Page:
Google Releases Newest Android Distribution Chart, Jelly Bean Nears 30% Of All Android Devices

Screen Shot 2013-05-02 at 1.23.52 PM

It’s the beginning of a new month and that means a brand new look at the Android distribution chart. The good news is that Jelly Bean continues to grow, albeit slowly as its up to 28.4 percent of all Android devices, compared to 25 percent one month ago. Unfortunately, the growth of Jelly Bean seems to be coming at the expense of Ice Cream Sandwich which is down almost two-percent from last month.

That means customers on legacy Android versions such as Gingerbread or Froyo aren’t getting updates as much as they are just upgrading to new devices. A quick reminder that as of April 2013, the distribution chart is now built using data collected based on when a device visits the Google Play Store. The good news with these distribution charts moving forward is that more than 50 percent of all Android owners are on Android 4.0 Ice Cream Sandwich and above.

With Google I/O just two weeks away, we expect the next month to have a whole new line on the distribution chart…Android 4.3 anyone?

Android Developers Blog

 

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  • Daniel

    You do realize that not all devices have hardware capable of running 4.x+, right? That may be why “customers on legacy Android versions such as Gingerbread or Froyo aren’t getting updates as much as they are just upgrading to new devices.” Not only that, but 3.x was pretty much ONLY for tablets, not phones, and the Motorola Xoom was the only device that ever really showcased it, hence the incredibly low market share of 3.x. To be honest, I’m not sure what good any of this talk about market share of Android versions does for us.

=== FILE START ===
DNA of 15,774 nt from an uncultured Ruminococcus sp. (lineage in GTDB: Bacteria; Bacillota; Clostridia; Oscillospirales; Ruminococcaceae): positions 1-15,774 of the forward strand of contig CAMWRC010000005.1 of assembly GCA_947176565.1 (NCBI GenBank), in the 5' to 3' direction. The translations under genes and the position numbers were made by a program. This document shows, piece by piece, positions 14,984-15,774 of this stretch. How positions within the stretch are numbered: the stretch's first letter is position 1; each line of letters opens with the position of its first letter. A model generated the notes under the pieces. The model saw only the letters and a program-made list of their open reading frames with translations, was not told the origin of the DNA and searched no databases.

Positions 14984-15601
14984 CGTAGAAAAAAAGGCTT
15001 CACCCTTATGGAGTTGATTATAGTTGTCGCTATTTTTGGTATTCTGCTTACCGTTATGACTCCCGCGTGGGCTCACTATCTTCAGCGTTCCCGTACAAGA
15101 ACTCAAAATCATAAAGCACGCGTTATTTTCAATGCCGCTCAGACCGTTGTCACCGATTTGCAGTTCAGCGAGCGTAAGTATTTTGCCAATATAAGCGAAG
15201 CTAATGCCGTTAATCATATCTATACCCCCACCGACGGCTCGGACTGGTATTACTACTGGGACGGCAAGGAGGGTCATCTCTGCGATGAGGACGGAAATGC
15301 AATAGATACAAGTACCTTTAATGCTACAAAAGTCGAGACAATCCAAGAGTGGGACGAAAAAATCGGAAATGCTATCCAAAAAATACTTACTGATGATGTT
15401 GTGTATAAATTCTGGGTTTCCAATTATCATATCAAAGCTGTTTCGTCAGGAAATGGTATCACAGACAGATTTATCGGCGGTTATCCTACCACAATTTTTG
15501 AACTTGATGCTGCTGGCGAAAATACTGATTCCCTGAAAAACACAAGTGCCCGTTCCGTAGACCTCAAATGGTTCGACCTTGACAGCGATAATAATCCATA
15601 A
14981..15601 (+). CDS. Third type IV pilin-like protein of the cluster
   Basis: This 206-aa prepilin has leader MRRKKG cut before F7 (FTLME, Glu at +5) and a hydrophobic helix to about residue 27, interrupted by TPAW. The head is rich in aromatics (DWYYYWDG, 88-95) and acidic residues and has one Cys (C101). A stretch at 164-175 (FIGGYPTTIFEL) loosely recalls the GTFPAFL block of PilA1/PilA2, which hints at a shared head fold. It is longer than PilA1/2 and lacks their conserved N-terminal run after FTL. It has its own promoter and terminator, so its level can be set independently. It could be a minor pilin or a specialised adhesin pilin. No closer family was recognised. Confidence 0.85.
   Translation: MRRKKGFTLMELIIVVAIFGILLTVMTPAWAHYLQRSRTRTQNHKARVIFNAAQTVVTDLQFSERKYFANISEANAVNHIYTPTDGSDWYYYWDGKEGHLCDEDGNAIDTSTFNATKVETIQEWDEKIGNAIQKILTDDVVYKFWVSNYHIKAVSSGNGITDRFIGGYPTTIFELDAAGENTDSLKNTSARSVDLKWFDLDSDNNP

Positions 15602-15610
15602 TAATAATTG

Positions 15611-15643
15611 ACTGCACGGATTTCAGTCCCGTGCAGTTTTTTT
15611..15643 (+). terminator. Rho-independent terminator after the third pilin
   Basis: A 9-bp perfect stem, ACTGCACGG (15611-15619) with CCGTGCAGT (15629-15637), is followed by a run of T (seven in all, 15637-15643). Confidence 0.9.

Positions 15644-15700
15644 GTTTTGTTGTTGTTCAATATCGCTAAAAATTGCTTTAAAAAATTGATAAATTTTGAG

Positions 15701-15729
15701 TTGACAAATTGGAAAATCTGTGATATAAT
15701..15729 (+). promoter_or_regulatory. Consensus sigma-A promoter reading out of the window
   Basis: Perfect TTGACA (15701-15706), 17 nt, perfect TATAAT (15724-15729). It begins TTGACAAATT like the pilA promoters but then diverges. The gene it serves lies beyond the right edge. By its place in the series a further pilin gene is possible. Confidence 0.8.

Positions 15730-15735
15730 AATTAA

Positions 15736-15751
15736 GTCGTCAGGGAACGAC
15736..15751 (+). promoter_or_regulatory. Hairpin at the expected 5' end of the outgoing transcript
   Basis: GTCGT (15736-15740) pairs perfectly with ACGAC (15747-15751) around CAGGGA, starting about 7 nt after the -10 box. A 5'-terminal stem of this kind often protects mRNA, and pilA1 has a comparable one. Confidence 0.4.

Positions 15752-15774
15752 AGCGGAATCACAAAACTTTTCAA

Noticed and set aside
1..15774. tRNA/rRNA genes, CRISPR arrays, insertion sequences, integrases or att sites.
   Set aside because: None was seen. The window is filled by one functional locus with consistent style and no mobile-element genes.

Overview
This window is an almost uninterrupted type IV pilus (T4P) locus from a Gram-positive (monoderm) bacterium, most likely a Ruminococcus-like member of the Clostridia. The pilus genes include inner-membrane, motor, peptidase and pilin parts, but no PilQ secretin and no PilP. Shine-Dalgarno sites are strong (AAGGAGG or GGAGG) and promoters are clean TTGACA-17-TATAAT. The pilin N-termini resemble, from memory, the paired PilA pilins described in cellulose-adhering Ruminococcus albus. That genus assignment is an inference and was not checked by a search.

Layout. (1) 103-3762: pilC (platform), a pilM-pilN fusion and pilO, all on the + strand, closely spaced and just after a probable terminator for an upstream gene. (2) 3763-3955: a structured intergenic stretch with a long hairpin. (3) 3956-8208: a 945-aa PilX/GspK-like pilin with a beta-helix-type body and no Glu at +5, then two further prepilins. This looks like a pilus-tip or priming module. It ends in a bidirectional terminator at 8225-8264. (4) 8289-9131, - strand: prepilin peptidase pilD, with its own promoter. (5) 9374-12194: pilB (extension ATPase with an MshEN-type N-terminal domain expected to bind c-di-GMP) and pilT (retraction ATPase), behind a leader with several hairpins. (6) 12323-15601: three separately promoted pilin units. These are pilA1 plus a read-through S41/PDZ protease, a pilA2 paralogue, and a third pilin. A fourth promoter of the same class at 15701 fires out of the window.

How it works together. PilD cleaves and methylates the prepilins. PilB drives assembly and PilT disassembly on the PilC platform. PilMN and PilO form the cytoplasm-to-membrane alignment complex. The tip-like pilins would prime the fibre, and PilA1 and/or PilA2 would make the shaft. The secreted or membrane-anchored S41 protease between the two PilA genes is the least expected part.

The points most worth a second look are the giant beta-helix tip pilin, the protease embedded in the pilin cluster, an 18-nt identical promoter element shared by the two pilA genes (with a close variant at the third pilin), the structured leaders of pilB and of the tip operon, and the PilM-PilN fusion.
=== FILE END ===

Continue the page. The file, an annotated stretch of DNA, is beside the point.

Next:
• g2a5b0e

      Google actually releases the chart with developers in mind. It’s so they can decide what versions they still want to support when making applications.

  • mdosu

    peanut butter jelly time…..

  • Dakota

    Because of the new way theyre calculating, the # are skewed and constantly need an asterisk. Not everyone downloads apps constantly; most people I know almost never do. If all we get er is a minor 4.3 update instead of a major 5.0 jump, I’m Gonna be really disappointed and Gonna be another reason to seriously consider an iPhone

    • Herb

      If you don’t download apps, then that signifies to me (and to Google and developers) that you’re OK with your phone the way it is. If you want to change your phone there are plenty of apps to help you instead of just waiting for an update to roll out. If you’re really that concerned about updates then just buy a Nexus.

  • Dakota

    What percentage of iPhone users are on ios6. Fragmentation sucks